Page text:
If you’re cooking for friends and family this holiday season, it’s important to make sure you’re not spreading bacteria that can cause harmful foodborne illnesses.
A recent study by the U.S. Department of Agriculture’s Food Safety and Inspection Service (FSIS) and North Carolina State University found that Americans are practicing some disturbing food handling behaviors when it comes to preparing food at home.
The study found that in the control group, 66 percent of participants did not use a thermometer to check the temperature of the ground turkey burgers. Even when participants did use a food thermometer, only 54 percent of turkey burgers reached the safe internal cooking temperature of 165°F.
Participants also spread potentially harmful bacteria from raw meat and poultry onto other surfaces or food items in the kitchen. The study found that participants contaminated 48 percent of the spice containers, 11 percent of refrigerator door handles, 11 percent of water faucet handles and five percent of chef salads during the meal preparation.
These statistics are concerning when you consider that the U.S. Centers for Disease Control and Prevention estimates that millions of Americans are sickened with foodborne illnesses (also known as food poisoning) each year, resulting in roughly 128,000 hospitalizations and 3,000 deaths. Children, older adults and those with compromised immune systems are especially at risk.
Make sure you’re protecting your family by not falling into bad food preparation habits.
Always follow the four steps to food safety:
Clean your hands thoroughly for a full 20 seconds with soapy water. Always serve food onclean plates and avoid reusing plates that previously held raw meat and poultry.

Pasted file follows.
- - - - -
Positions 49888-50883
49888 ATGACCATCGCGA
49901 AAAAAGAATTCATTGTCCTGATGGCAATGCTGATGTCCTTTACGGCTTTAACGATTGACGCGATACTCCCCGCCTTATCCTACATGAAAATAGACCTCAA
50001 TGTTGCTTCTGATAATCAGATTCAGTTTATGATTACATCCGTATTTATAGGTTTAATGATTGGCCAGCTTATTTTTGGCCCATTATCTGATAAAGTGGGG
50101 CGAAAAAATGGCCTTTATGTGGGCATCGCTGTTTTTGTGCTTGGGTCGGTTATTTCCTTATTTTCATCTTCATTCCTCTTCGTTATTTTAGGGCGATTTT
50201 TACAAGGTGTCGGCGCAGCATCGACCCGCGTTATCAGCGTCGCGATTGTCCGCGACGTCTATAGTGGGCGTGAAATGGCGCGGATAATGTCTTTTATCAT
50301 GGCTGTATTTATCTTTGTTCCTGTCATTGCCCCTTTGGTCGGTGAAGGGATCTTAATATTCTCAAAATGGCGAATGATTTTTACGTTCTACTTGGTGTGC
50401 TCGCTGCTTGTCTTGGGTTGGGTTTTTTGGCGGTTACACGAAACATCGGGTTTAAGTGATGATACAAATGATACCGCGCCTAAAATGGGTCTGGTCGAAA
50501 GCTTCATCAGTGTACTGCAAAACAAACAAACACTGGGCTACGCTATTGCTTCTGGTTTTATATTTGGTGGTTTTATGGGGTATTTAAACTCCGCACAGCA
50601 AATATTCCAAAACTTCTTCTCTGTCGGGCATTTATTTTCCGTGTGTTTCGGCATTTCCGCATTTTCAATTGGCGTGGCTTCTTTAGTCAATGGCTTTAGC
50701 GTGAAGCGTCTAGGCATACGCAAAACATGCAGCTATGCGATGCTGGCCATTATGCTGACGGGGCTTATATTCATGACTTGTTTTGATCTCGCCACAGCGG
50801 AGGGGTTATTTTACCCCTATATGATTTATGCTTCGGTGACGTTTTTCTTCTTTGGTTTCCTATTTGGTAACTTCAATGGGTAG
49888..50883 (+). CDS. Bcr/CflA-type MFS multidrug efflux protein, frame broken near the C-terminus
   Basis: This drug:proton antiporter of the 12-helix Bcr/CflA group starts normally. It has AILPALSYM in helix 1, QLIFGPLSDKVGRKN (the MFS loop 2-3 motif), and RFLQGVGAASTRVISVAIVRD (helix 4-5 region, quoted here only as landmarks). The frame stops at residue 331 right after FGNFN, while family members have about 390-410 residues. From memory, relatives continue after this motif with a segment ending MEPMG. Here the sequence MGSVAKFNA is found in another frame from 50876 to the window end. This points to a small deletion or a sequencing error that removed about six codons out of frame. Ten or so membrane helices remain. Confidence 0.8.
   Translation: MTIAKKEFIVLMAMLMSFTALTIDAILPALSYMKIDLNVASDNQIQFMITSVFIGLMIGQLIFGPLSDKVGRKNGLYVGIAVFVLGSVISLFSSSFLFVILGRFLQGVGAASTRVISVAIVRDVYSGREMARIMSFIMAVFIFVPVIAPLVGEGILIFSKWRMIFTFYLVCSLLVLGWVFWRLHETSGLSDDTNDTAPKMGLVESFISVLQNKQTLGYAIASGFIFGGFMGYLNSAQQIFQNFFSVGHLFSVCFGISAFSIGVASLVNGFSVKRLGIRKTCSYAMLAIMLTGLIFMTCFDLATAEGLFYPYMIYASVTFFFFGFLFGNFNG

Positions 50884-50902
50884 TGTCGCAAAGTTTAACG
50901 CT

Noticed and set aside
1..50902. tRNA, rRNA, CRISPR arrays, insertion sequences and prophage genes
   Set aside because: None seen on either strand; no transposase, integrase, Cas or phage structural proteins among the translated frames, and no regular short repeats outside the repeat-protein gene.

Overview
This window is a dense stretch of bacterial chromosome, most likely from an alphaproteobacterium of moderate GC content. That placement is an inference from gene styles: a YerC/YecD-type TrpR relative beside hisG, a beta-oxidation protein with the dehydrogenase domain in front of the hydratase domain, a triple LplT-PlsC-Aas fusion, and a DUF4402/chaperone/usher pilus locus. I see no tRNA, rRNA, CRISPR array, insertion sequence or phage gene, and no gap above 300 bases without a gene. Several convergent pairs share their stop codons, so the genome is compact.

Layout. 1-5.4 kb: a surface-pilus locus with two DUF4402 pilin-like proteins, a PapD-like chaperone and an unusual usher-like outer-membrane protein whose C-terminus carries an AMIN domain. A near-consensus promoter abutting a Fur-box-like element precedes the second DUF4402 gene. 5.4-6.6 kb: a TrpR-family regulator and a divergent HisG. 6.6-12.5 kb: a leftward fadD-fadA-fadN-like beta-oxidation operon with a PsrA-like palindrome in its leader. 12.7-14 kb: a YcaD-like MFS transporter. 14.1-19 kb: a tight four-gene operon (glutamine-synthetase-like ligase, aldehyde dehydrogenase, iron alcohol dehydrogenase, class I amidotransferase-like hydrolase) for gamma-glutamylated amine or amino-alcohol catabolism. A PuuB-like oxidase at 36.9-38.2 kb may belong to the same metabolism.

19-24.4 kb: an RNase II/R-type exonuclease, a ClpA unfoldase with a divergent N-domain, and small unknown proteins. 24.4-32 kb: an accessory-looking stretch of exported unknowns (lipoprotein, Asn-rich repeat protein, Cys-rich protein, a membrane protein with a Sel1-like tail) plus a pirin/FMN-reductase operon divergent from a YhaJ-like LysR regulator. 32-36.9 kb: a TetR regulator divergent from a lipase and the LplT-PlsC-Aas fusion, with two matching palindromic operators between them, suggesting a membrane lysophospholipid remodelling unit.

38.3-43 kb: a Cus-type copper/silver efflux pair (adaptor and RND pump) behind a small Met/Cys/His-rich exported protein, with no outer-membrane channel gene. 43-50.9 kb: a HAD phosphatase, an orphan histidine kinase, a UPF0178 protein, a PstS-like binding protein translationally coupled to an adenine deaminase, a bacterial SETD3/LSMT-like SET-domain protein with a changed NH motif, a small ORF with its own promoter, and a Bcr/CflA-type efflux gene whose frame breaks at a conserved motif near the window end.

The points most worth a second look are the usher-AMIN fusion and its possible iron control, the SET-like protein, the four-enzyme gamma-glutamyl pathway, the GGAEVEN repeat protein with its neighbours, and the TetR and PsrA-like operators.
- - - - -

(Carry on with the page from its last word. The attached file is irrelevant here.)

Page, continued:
Separate raw meat, poultry and egg products from ready-to-eat foods.
Cook, using a food thermometer to make sure food reaches a safe minimum internal temperature:
Beef, pork, lamb and veal (steaks, chops and roasts): 145°F with a three minute rest.
Ground beef, pork, lamb and veal: 160°F.
Poultry (whole or ground): 165°F.
Chill leftovers within two hours of cooking. Keep track of how long items have been sitting on the buffet table and discard anything that has been out longer than two hours.
If you are transporting food items to a holiday party, keep hot foods hot (140°F or above) and cold foods cold (40°F or below). Use separate, insulated containers for hot and cold foods, and make sure that cold foods are packed with cold sources, such as ice or frozen gel packs. The best way to ensure that food is being held at a safe temperature while you are traveling is to place an appliance thermometer in the cooler.
Whether you’re wondering how to cook your holiday ham, or debating whether it’s time to throw out those party leftovers, USDA has resources to help. The FoodKeeper app, available for both Android and iOS devices, is a quick and easy resource you can download and use at home to check storage times and preparation tips for more than 500 food items.
If you’d like to speak to an expert, call the USDA Meat and Poultry Hotline at 1-888-MPHotline (1-888-674-6854) or chat live with a food safety specialist in English or Spanish at AskKaren.gov , available from 10 a.m. to 6 p.m. Eastern Time, Monday through Friday. For more information, visit Foodsafety.gov and follow @USDAFoodSafety on Twitter.